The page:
Tilapia

With the Great Flood of 1905–06 came a variety of freshwater fish. The majority perished over time as the sediment-laden waters of the Colorado mingled with soluble mineral deposits of the sink, creating a saline environment inhospitable for many freshwater fish species. Early on, striped mullet had migrated up the Colorado River from the Gulf of California making their way into the sea until the Imperial Dam blocked their passage in 1938. After failed attempts to stock silver salmon and striped bass, a viable sports fishery was finally established in the 1950s by the California Department of Fish and Game. A variety of saltwater tolerant species, such as orangemouth corvina, Gulf croaker, and sargo, were successfully stocked and before long the Salton Sea became known as one of the most productive fisheries in California—a favorite too, among regional anglers.

One abundant fish species present at the sea was unintentionally stocked. The tilapia (family Cichlidae) is a small- to medium-sized fish originally from tropical and sub-tropical Africa. Resembling the North American sunfish, the tilapia is commercially farmed throughout the world and widely consumed homes and restaurants. Religious scholars believe Christ fed tilapia to his followers. Although most cichlids prefer a freshwater habitat, some species show a tolerance for saltwater—as can be seen at Salton Sea.

The first tilapia population found outside a controlled environment in California was identified in a small pond and its tributary near the Hot Mineral Spa outside the town of Niland in 1964. This group of about 5,000 fish were poisoned with rotenone in a failed eradication attempt and by the mid-1970s tilapia had firmly established themselves in the Salton Sea. [1] Their success came at the expense of the only native species of fish in the sea, the tiny desert pupfish. Listed as a federally endangered species since 1986, native pupfish populations declined sharply as a result of the involuntary introduction of exotic fish such as tilapia, although in recent years they seem to have made a partial recovery. [2]

Around 1996, tilapia began to die mysteriously by the thousands. On August 4, 1999, the number of fatalities reached its record of more than 7.6 million fish per day. [3] Millions of rotting fish carcasses floated across the water's surface or were strewn along the beaches. In the past large numbers of tilapia, which cannot survive in water cooler than fifty-five degrees Fahrenheit, had died due to fluctuations in water temperature. However, scientists ruled out the possibility of a temperature drop for this particular incident.

Eventually, this die-off event was attributed to eutrophic conditions caused by periodic algal blooms that are stimulated by nutrient-rich agricultural runoff containing excess amounts of nitrogen and phosphorus found in industrial grade fertilizers. During the eutrophic process, microscopic algae deplete the oxygen in the water as they die and decompose. The result is an anoxic state where breathable oxygen is present only in the first inch of surface water. During this process fish simply drown with their decomposing flesh adding to the water’s already overburdened nutrient load, thus perpetuating a unrelenting of cycle of death. This process periodically overwhelms the entire ecology of the Salton Sea, especially during hot summer months, creating a prime habitat for botulism and other bacterial infections. [4] When fish harboring the botulism bacterium sicken and die they rise to the water’s surface. Fish-eating birds then consume the diseased fish spreading the botulism outbreak among the avian popualtion causing a related cycle of bird deaths.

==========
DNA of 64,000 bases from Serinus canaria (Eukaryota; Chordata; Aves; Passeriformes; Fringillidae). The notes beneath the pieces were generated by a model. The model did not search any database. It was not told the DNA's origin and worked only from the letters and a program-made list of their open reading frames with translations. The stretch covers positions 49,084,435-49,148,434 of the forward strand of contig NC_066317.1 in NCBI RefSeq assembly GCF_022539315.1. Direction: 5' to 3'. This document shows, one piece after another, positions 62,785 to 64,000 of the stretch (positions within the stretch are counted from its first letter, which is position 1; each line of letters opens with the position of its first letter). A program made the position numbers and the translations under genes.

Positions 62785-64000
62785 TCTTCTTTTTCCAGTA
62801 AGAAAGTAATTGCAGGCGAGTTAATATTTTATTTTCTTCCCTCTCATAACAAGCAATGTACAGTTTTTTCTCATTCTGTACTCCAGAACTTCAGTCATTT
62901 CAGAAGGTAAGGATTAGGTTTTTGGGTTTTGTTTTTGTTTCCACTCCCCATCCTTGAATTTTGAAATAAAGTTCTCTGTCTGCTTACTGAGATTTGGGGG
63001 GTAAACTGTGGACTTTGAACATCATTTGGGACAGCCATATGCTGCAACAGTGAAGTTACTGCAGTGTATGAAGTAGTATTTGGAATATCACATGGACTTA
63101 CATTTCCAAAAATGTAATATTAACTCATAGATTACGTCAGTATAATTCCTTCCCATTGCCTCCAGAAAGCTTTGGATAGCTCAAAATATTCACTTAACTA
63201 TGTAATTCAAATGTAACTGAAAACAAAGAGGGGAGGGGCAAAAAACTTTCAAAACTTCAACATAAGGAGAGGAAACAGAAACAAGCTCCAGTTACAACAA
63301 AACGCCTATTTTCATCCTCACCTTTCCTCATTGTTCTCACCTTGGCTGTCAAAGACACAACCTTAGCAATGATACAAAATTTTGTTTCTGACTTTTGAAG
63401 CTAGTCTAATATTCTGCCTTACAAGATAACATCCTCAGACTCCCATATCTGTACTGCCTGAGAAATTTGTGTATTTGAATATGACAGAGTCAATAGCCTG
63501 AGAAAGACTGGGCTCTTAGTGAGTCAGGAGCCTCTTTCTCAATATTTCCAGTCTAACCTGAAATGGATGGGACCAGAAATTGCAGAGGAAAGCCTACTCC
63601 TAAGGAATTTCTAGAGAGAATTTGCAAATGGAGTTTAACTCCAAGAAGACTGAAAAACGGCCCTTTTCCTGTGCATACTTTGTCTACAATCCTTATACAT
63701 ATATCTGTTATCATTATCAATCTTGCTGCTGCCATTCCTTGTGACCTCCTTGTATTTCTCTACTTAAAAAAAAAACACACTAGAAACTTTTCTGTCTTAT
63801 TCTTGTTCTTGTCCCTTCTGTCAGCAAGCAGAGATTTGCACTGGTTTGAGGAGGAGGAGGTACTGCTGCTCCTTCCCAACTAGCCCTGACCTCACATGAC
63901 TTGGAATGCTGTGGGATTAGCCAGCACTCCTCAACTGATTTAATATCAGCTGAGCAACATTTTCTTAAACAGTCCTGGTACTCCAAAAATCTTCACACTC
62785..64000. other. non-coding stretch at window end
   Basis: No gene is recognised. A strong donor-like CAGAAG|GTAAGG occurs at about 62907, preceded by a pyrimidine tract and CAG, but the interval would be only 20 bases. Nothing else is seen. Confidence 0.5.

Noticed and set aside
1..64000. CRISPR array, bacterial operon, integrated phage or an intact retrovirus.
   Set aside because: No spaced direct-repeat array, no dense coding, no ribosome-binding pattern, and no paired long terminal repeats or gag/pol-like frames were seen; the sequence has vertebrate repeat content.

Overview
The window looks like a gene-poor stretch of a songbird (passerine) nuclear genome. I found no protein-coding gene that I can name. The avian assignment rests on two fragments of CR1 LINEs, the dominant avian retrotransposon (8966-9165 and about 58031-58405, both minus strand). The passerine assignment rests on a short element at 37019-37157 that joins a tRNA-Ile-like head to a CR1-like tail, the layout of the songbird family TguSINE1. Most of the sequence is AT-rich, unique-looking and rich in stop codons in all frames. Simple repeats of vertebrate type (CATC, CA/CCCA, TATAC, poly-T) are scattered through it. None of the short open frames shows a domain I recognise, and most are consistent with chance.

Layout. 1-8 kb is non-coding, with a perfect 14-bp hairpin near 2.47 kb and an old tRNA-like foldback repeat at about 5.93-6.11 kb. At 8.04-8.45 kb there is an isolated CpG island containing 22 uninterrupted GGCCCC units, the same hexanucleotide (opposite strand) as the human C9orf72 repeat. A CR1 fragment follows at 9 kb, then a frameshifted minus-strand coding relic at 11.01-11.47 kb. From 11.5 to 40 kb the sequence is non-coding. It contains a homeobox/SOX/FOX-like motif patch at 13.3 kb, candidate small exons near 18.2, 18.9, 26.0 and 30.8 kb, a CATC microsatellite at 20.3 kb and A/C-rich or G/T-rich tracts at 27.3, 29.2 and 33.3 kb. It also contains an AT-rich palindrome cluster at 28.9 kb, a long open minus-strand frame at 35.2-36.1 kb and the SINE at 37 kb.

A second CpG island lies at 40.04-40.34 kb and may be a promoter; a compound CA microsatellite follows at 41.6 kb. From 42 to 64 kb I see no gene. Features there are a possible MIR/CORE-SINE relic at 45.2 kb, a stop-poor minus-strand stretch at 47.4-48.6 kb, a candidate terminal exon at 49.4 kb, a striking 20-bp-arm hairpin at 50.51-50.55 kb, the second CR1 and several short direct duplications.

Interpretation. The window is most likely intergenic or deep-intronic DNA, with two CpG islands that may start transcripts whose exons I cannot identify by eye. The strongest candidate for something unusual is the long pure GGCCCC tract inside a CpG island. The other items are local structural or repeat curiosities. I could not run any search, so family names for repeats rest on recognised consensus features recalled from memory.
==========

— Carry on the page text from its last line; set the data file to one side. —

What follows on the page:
One particularly unpleasant side effect of this process is the unforgettable stench that occasionally reaches Palm Springs, fifty miles to the north. More recently, the smell has traveled as far away as Los Angeles, 150 miles away. Researchers have shown that hydrogen sulfide emissions, a by-product of decaying matter at the sea's bottom are at times released during turbulent lake activity possibly contributing to die-off events as well as the random noxious odor occurrences happening more frequently at the sea.

The orangemouth corvina and other stocked sports fishes have, for the most part, died out, leaving the amazingly invincible tilapia as the sea’s primary ichthyic species. However, once the sea’s salinity reaches upwards 60 parts per thousand (ppt) scientists anticipate that the fishery currently sustaining the piscivorous bird population will collapse entirely. It should be noted that in 2013, salinity at the sea measured approximately 50-53 ppt. In contrast, the Pacific Ocean is currently 35 ppt. [5]

POI: Salton Sea State Recreation Area

The Salton Sea SRA offers overnight fee camping with beach access. The park headquarters has an informative interpretive center open on a seasonal basis. For information and directions, visit: http://www.parks.ca.gov/?page_id=639.

NOTES:

[1] J. A. St. Amant, “Addition of Tilapia mossambica Peters to the California fauna,” California Fish and Game 52, (1966), 54-55.
[ 2] Jack Crayon, Associate Biologist, Department of Fish and Game, interview with author, July 9, 2004. Crayon states: “They [pupfish] are currently doing much better than in recent years, in spite of increased numbers of exotic fish in the drains to compete with them. Early suggestions that tilapia were capable of reducing their numbers have not been born out over time.”
[ 3] Diana Marcum, “7.6 Million Fish Die in a Day at Salton Sea,” Los Angeles Times, August 12, 2000.
[4] For more information on this topic, please visit the Microsalton section of this website.
[5] Kelly Bishop, Jessica Lovecchio, and Bruce Wilcox, “Ongoing Effort To Save The Salton Sea,” The Desert Report, December 2012, 3.